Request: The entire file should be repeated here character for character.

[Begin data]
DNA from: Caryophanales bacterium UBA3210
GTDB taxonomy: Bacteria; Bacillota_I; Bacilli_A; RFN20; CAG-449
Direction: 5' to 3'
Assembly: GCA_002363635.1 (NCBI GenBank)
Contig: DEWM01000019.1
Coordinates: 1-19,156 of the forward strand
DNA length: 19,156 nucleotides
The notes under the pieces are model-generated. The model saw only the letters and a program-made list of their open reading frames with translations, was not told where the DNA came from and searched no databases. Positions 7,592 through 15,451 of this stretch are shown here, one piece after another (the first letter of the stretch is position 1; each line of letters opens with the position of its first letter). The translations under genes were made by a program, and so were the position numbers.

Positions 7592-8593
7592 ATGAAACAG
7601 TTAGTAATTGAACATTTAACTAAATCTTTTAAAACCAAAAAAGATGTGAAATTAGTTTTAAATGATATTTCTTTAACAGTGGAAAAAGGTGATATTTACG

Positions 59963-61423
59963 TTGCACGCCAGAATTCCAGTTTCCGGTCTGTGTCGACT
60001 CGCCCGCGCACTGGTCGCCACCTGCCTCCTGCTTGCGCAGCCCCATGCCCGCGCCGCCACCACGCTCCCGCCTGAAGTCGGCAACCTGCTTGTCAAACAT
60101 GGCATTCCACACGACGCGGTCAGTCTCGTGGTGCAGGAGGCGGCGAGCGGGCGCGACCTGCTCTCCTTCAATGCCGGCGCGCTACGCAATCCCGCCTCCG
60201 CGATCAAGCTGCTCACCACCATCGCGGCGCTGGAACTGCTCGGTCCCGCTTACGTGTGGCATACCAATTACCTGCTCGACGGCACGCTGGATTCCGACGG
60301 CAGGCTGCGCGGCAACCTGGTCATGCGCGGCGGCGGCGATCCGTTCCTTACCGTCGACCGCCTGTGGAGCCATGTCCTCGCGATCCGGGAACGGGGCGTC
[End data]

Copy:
DNA from: Caryophanales bacterium UBA3210
GTDB taxonomy: Bacteria; Bacillota_I; Bacilli_A; RFN20; CAG-449
Direction: 5' to 3'
Assembly: GCA_002363635.1 (NCBI GenBank)
Contig: DEWM01000019.1
Coordinates: 1-19,156 of the forward strand
DNA length: 19,156 nucleotides
The notes under the pieces are model-generated. The model saw only the letters and a program-made list of their open reading frames with translations, was not told where the DNA came from and searched no databases. Positions 7,592 through 15,451 of this stretch are shown here, one piece after another (the first letter of the stretch is position 1; each line of letters opens with the position of its first letter). The translations under genes were made by a program, and so were the position numbers.

Positions 7592-8593
7592 ATGAAACAG
7601 TTAGTAATTGAACATTTAACTAAATCTTTTAAAACCAAAAAAGATGTGAAATTAGTTTTAAATGATATTTCTTTAACAGTGGAAAAAGGTGATATTTACG

Positions 59963-61423
59963 TTGCACGCCAGAATTCCAGTTTCCGGTCTGTGTCGACT
60001 CGCCCGCGCACTGGTCGCCACCTGCCTCCTGCTTGCGCAGCCCCATGCCCGCGCCGCCACCACGCTCCCGCCTGAAGTCGGCAACCTGCTTGTCAAACAT
60101 GGCATTCCACACGACGCGGTCAGTCTCGTGGTGCAGGAGGCGGCGAGCGGGCGCGACCTGCTCTCCTTCAATGCCGGCGCGCTACGCAATCCCGCCTCCG
60201 CGATCAAGCTGCTCACCACCATCGCGGCGCTGGAACTGCTCGGTCCCGCTTACGTGTGGCATACCAATTACCTGCTCGACGGCACGCTGGATTCCGACGG
60301 CAGGCTGCGCGGCAACCTGGTCATGCGCGGCGGCGGCGATCCGTTCCTTACCGTCGACCGCCTGTGGAGCCATGTCCTCGCGATCCGGGAACGGGGCGTC